Flash Alert: Supreme Court upholds Trump-era Mandatory Repatriation Tax

Flash Alert: Supreme Court upholds Trump-era Mandatory Repatriation Tax

Flash Alert: Supreme Court upholds Trump-era Mandatory Repatriation Tax

  • Posted by kalyani
  • On June 21, 2024

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The Supreme Court in a recent ruling on June 20, 2024, in a 7-2 decision, upheld the constitutionality of the mandatory repatriation tax (MRT) under Article I and the 16th Amendment. This ruling rejected a challenge by Charles and Kathleen Moore (“the plaintiffs”), a couple from Washington, who argued that the provision was unconstitutional. Justice Brett Kavanaugh authored the majority opinion, while Justices Clarence Thomas and Neil Gorsuch dissented.

Moore v. United States case:

The Moore v. United States case, a case that could have significant implications for U.S. taxpayers with certain foreign investments, focused on whether they could be subjected to a one-time tax on those holdings. The plaintiffs, who had an ownership interest in an agricultural equipment company in India, despite not receiving any dividends or income from their investment over the years, were required to pay approximately $15,000 in taxes on earnings attributed to them as shareholders because of the mandatory repatriation tax (MRT).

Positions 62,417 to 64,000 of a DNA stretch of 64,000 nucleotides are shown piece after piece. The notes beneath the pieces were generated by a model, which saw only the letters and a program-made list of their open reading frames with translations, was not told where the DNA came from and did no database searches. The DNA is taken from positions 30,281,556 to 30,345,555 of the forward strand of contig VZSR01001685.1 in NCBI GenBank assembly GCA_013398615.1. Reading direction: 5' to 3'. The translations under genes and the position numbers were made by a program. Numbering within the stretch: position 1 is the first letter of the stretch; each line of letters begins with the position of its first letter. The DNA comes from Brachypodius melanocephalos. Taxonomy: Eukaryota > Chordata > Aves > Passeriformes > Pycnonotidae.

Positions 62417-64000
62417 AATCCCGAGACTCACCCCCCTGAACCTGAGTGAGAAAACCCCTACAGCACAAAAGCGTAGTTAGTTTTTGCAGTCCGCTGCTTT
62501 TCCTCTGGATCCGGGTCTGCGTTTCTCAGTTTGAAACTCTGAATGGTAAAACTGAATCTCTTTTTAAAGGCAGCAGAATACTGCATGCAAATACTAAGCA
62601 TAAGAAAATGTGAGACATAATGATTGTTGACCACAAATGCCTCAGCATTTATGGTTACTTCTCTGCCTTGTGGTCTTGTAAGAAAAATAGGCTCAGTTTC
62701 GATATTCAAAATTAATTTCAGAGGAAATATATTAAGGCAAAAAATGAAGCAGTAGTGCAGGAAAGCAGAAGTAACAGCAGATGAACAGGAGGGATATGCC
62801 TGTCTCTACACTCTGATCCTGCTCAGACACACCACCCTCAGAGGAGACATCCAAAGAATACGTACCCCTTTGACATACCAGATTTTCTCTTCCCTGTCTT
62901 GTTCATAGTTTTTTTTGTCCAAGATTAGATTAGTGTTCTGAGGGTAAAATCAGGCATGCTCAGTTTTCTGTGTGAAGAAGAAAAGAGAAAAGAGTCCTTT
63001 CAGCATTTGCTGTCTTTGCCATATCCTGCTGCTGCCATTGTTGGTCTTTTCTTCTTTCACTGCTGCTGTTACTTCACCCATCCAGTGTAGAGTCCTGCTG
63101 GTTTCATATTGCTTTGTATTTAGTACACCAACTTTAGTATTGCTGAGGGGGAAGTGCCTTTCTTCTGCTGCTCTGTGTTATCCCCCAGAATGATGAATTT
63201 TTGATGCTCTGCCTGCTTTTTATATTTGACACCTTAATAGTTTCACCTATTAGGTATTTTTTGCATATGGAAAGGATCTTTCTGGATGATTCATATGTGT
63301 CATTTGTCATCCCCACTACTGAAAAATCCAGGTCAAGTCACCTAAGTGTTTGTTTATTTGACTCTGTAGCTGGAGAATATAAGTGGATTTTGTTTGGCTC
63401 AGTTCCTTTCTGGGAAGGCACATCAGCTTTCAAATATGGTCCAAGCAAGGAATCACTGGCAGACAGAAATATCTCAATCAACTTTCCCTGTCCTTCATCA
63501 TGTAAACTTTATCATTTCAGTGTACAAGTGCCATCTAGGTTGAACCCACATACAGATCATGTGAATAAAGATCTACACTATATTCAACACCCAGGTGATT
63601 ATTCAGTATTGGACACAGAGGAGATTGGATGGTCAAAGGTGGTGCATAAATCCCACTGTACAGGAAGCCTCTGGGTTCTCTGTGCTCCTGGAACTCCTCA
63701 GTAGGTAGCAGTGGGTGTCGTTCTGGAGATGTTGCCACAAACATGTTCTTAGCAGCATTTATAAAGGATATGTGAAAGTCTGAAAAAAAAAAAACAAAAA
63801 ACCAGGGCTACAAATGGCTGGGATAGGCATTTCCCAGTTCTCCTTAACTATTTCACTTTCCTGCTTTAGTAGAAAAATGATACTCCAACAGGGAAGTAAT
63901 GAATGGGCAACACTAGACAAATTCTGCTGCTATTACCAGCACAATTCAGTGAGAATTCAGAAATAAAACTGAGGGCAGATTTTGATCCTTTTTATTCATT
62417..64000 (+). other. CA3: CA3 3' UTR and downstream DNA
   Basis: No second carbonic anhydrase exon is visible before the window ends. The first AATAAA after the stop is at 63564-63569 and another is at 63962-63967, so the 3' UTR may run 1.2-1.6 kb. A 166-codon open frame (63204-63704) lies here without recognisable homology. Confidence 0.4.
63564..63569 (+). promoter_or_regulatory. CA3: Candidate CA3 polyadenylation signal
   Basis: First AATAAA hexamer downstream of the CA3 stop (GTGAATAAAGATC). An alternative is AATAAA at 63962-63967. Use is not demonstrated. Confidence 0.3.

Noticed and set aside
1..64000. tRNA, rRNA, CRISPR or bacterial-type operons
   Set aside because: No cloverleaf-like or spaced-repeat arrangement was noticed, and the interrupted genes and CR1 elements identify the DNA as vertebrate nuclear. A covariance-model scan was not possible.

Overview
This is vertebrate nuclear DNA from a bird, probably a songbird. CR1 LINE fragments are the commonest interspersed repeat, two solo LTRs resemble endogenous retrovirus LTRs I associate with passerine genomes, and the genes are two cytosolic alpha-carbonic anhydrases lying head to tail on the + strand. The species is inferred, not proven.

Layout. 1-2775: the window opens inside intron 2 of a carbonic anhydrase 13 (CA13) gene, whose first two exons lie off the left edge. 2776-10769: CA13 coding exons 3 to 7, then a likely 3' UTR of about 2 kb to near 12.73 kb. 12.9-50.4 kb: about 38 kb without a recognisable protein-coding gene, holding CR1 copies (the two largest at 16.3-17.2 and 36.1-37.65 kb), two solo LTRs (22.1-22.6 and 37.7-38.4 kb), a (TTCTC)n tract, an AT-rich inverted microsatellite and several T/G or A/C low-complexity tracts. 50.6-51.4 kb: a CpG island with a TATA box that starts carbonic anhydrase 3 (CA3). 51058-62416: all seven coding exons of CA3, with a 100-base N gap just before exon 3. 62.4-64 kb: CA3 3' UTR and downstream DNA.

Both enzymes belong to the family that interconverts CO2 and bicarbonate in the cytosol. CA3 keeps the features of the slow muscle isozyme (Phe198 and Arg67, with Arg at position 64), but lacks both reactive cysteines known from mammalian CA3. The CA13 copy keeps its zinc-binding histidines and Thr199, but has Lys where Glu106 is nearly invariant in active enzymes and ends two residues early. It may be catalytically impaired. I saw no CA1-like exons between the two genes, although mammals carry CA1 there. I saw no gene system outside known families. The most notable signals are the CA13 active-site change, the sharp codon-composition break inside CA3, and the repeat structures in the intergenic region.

The plaintiffs subsequently argued that the MRT was unconstitutional, asserting that income must be realized to be taxable under the 16th Amendment, which empowers Congress to impose a federal income tax. Their lawsuit contested the TCJA’s provision that imposed this one-time tax on U.S. taxpayers with substantial ownership in specific foreign corporations.

In Moore, the Supreme Court affirmed the constitutionality of the Mandatory Repatriation Tax, introduced in the Tax Cuts and Jobs Act of 2017. This tax mandates that U.S. shareholders of foreign corporations pay taxes on their proportional share of the corporation’s accumulated undistributed earnings.

By ruling in favor of the government, the Court upheld the decision of the Ninth Circuit Court of Appeals, which noted that the MRT was intended to close loopholes enabling shareholders to avoid taxes on offshore earnings. This Supreme Court decision essentially reinforced the government’s authority to tax foreign-held profits, at least in the specific circumstances of this case.


Simply put, the decision reaffirms that Congress can attribute a foreign corporation’s distributed and undistributed income to its U.S. shareholders and tax them accordingly. The Supreme Court’s ruling supports the existing tax framework, providing stability and validation.



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